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open import Agda.Primitive using (Level; __; lsuc; lzero)

open import Types.relations
open import Types.equality
open import Types.product using (Σ; _,_; __)

module Algebra.order {a ℓ} {A : Set a} (_==_ : Rel A ℓ) where

The equivalence relation remains the most basic relation to be built on objects of all kinds. Higher relations which tend to impose further structural constraints on objects thus creating richer objects and their APIs capable of modeling more complex phenomenon (not much unlike how a programming language’s expressiveness enables one to build more complex programs).

Order is one such higher relation and is fundamental in building a class of structures. There are different kinds of ordered relations each with progressively stricter laws.

Relation Reflexivity Transitivity Antisymmetry Total
Total order


Preorders are binary relations (~ : A → A) on a type A where:

  1. ~ is reflexive, i.e. x ∼ x
  2. ~ is transitive, i.e. x ∼ y and y ∼ z ⇒ x ∼ z

Preorders are relations which are reflexive and transitive.

We first define an object that encapsulates all the rules into one record:

  record IsPreorder (__ : Rel A ℓ) : Set (a ⊔ ℓ) where
      reflexive     : Reflexive __
      trans         : Transitive __

These are rather quite abstract to be actually useful and we need more structure to get things interesting.

Partial Order or Poset

Partial orders are a subtype of pre-orders where ≤ : A → A:

  1. is reflexive, i.e. x ≤ x
  2. is transitive, i.e. x ≤ y and y ≤ z ⇒ x ≤ z
  3. is antisymmetric, i.e. x ≤ y and y ≤ x ⇒ x = y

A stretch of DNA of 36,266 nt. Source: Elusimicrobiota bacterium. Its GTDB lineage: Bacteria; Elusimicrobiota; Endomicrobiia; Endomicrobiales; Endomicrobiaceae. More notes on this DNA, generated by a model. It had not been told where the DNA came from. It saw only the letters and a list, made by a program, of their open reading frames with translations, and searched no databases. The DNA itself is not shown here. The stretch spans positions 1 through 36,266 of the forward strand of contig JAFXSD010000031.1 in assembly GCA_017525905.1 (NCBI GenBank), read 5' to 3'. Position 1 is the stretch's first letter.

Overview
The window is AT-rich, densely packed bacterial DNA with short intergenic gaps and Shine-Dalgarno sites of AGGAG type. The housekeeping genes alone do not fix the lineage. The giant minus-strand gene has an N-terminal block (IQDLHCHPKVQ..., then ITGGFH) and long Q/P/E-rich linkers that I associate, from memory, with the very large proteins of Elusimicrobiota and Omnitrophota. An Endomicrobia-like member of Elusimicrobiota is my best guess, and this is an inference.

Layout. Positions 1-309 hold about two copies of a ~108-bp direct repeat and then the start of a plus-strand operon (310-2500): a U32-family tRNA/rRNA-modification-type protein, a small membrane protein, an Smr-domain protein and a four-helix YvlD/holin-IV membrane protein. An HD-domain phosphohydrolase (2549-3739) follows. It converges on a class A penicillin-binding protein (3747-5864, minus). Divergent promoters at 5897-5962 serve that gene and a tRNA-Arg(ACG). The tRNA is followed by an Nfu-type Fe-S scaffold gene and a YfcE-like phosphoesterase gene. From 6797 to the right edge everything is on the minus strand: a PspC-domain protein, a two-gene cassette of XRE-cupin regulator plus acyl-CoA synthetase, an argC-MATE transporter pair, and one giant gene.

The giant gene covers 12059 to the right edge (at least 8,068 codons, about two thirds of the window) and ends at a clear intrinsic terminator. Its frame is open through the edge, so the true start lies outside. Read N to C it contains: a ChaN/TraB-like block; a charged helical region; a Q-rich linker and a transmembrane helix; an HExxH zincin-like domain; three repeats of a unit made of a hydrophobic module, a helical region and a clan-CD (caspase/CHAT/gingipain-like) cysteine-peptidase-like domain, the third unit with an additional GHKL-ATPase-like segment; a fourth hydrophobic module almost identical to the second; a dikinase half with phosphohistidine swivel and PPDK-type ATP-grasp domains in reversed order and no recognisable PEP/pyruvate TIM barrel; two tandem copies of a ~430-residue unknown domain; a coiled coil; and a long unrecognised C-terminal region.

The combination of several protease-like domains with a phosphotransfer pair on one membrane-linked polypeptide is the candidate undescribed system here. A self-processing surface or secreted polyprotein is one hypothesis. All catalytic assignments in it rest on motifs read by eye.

A partial order, or partially ordered set or Poset, is an antisymmetric preorder. In plain words, we require the relation _≤_ to have the property of antisymmety with respect to the underlying equality. Antisymmetry makes posets very useful as they have unique maximum (called “supremum” or least upper bound) and minimum (called “infimum” or greatest lower bound). This property makes posets satisfy the properties of being a lattice which support a boolean algebra-like mechanics, which we shall see later. Posets also play an important role in algebraic geometry.

A relation _≤_ is anti-symmetric over the underlying equality _==_, if for every x, y,

\[ x ≤ y , y ≤ x ⟹ x == y \]

  Antisymmetric : Rel A ℓ  Rel A ℓ  Set _
  Antisymmetric _==_ __ =  {x y}  x ≤ y  y ≤ x  x == y

We can now define partially ordered sets:

  record IsPartialOrder (__ : Rel A ℓ) : Set (a ⊔ ℓ) where
      isPreorder : IsPreorder __
      antisym    : Antisymmetric _==_ __

A “Power set” of a set of objects S is the set of all subsets of S, including the empty set and S itself, denoted by ℙ(S). Every power set is a poset.

Hasse Diagram of a Power set of 3 elements

The following are more examples: The real numbers ordered by the standard less-than-or-equal relation . The set of natural numbers equipped with the relation of divisibility. The vertex set of a directed acyclic graph ordered by reachability.

Total Order

Total orders are binary relations ≤ : A → A where:

  1. is reflexive, i.e. x ≤ x
  2. is transitive, i.e. x ≤ y and y ≤ z ⇒ x ≤ z
  3. is antisymmetric, i.e. x ≤ y and y ≤ x ⇒ x = y
  4. is a total relation, i.e. ∀ x and y : x ≤ y or y ≤ x

Total orders are a further constrained subtype of posets. All pairs of elements contained in a poset need not be comparable. This is exactly what total orders represent. A total order is a total preorder, or the preorder’s relation _≤_ to be a total function.

A relation _≤_ is total if x ≤ y or y ≤ x. This relation has to exist between any pair of elements of A:

  Total : {A : Set a}  Rel A ℓ  Set _
  Total __ =  x y  (x ∼ y)(y ∼ x)

We can now define total orders:

  record IsTotalOrder (__ : Rel A ℓ) : Set (a ⊔ ℓ) where
      isPartialOrder : IsPartialOrder __
      total          : Total __

    open IsPartialOrder isPartialOrder public

Groups and family